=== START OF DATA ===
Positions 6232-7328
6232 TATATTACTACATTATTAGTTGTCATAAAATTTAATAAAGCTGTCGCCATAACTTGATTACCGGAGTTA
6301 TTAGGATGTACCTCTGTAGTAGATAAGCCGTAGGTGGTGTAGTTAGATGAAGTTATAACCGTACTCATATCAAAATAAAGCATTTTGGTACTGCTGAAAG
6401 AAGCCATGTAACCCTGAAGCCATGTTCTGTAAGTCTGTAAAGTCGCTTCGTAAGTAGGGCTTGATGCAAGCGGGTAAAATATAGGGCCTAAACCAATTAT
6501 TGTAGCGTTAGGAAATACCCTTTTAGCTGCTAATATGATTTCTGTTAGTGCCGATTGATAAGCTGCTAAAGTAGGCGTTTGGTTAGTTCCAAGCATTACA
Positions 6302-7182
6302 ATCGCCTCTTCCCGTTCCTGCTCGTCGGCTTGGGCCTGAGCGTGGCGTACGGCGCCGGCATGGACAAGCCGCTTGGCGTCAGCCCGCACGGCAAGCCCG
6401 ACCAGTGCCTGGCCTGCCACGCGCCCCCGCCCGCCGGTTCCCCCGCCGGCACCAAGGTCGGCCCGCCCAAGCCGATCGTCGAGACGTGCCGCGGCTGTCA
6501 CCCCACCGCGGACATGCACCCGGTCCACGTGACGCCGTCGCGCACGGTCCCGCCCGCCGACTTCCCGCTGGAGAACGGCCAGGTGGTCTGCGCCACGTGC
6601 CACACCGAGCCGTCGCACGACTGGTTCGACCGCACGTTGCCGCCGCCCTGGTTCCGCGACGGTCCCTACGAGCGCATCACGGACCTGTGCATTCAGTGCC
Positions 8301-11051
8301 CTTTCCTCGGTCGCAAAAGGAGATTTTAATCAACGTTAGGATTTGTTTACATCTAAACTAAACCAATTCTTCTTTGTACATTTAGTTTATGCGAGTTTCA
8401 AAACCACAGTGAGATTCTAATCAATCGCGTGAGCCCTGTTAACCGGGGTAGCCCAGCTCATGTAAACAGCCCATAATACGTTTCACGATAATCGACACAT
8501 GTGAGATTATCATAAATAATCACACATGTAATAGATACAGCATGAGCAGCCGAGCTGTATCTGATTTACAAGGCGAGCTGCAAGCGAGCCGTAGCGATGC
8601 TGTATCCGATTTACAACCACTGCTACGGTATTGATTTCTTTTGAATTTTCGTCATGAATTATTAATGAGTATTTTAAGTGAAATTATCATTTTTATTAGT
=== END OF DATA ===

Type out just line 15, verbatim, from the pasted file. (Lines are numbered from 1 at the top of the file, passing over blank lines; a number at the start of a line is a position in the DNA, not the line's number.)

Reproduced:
8601 TGTATCCGATTTACAACCACTGCTACGGTATTGATTTCTTTTGAATTTTCGTCATGAATTATTAATGAGTATTTTAAGTGAAATTATCATTTTTATTAGT